Biomaterials, Biodegradables and Biomimetics Research Group

Conference Abstract -ISI Web of Science Indexed

Sustained release of prednisone and mesalamine from diatom exoskeletons: bioinspiration for the development of safe oral drug delivery devices to tackle gastrointestinal diseases


Mesoporous silicon and silica-based particles have recently been synthesized and proposed for the controlled delivery of several drugs [1,2]. On the other hand, nature and in particular marine organisms have been the source and inspiration for the development of different biomedical applications, including drug delivery devices [3]. On the border of both rests diatoms exoskeletons, nature-made porous silica-based microparticles with amazing morphological features, promising a high potential in drug delivery. Nevertheless, its safety and drug permeability on oral formulations have not yet been studied. In this study, we have demonstrated that diatoms silica microparticles (DSM) have almost no toxicity in colon cancer cells Caco-2, HT-29, HCT-116 and Caco-2/HT-29, even at concentrations as high as 1000 µg/mL. Moreover, the delivery profile of two common drugs to address gastrointestinal diseases, mesalamine (anti-inflammatory) and prednisone (glucocorticosteroid). DSMs are able to release prednisone in a controlled manner and change its absorption pattern, which may improve the safety of its administration. In addition, DSMs can enhance the permeation of mesalamine. These results confirm the potential of DSMs for the development of oral formulations for the therapy of gastrointestinal diseases.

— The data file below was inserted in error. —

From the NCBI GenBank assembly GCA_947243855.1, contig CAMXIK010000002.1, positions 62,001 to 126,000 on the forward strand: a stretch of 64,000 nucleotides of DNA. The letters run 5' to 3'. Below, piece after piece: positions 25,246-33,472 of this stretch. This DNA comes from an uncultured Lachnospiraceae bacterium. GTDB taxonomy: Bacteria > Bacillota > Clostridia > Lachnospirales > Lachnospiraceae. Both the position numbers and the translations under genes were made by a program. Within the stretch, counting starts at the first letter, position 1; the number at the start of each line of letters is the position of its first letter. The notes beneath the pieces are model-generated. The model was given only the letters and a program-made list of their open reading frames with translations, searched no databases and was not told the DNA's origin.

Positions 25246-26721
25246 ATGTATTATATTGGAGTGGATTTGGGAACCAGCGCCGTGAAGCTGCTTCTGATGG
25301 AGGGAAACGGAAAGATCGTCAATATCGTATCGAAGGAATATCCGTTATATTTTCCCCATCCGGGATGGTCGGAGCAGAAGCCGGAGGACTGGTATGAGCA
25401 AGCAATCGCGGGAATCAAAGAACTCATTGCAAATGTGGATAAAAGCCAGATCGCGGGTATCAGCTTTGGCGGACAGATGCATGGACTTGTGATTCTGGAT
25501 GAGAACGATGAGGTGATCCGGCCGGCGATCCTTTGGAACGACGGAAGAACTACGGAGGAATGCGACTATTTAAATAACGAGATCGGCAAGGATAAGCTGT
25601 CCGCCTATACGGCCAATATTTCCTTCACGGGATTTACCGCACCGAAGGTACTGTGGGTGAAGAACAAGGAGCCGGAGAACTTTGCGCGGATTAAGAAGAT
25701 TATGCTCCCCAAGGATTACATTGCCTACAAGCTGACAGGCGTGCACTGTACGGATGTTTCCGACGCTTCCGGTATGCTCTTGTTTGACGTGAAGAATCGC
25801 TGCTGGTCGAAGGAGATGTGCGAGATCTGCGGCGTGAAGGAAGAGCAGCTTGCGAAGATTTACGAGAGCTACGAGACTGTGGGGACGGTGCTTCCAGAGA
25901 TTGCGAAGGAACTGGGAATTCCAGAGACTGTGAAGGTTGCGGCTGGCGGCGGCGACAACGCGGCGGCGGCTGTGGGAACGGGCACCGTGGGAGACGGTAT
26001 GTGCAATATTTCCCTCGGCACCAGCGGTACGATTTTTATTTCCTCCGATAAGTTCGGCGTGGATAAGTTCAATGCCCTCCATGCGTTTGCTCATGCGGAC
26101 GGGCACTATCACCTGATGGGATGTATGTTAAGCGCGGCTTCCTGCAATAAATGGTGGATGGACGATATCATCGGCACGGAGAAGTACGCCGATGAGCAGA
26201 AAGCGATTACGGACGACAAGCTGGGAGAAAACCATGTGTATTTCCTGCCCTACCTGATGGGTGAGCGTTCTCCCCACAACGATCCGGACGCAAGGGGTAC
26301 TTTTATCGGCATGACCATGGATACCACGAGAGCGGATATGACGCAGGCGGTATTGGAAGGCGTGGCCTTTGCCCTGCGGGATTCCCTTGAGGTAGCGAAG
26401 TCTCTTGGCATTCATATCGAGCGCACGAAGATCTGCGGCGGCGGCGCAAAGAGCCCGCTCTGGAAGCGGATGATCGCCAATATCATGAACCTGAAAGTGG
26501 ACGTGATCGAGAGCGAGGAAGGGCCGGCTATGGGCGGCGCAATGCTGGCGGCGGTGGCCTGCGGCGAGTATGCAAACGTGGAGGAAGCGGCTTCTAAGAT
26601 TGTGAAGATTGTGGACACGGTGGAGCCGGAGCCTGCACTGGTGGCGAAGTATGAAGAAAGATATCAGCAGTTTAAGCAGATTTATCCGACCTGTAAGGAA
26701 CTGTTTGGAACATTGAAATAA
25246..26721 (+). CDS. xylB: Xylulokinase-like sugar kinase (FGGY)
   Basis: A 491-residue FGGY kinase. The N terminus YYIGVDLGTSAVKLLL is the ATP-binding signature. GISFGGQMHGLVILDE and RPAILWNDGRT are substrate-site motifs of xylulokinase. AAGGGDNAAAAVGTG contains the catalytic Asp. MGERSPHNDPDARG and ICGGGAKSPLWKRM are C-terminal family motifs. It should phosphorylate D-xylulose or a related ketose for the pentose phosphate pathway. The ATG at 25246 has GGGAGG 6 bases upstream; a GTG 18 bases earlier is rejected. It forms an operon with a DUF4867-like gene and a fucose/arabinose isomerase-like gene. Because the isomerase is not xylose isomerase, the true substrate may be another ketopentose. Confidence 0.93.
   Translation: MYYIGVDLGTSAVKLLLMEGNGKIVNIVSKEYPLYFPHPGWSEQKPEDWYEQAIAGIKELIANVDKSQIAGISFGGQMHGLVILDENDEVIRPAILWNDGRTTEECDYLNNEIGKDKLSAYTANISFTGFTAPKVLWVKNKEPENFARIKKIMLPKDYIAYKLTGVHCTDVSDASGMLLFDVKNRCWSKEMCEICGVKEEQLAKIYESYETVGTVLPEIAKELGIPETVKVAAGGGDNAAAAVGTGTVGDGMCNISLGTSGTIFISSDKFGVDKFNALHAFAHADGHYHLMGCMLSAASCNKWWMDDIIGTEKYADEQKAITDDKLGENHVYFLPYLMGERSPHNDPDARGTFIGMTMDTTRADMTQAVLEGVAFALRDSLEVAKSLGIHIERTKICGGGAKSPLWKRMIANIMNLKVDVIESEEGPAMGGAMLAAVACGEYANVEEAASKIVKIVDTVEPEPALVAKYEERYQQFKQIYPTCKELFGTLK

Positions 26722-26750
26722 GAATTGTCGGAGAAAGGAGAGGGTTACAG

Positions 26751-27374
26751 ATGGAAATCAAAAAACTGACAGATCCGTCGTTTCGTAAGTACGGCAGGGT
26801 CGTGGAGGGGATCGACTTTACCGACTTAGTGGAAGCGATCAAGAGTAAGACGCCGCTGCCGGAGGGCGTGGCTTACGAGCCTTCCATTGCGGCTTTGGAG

[1] Santos HA, Bimbo LM, Lehto VP, Airaksinen AJ, Salonen J, Hirvonen J, “Multifunctional porous silicon for therapeutic drug delivery and imaging”, Current Drug Discovery Technologies 8 (2011), 228-249.

[2] Limnell L, Santos HA, Mäkilä E, Heikkilä T, Salonen J, Murzin DY, Kumar N, Laaksonen T, Peltonen L, Hirvonen J, “Drug delivery formulations of ordered and non-ordered mesoporous silica: comparison of three drug loading methods”, Journal of Pharmaceutical Science 100 (2011), 3294-3306.

[3] Silva TH, Alves A, Ferreira BM, Oliveira JM, Reys LL, Ferreira RF, Sousa RA, Silva SS, Mano JF, Reis RL, "Materials of marine origin: a review on polymers and ceramics of biomedical interest", International Materials Reviews, 57 (2012), 276-306.

Journal of Tissue Engineering and Regenerative Medicine
Supp. 1
John Wiley & Sons
diatoms, Drug delivery, sustained delivery
Open Access
Peer Reviewed
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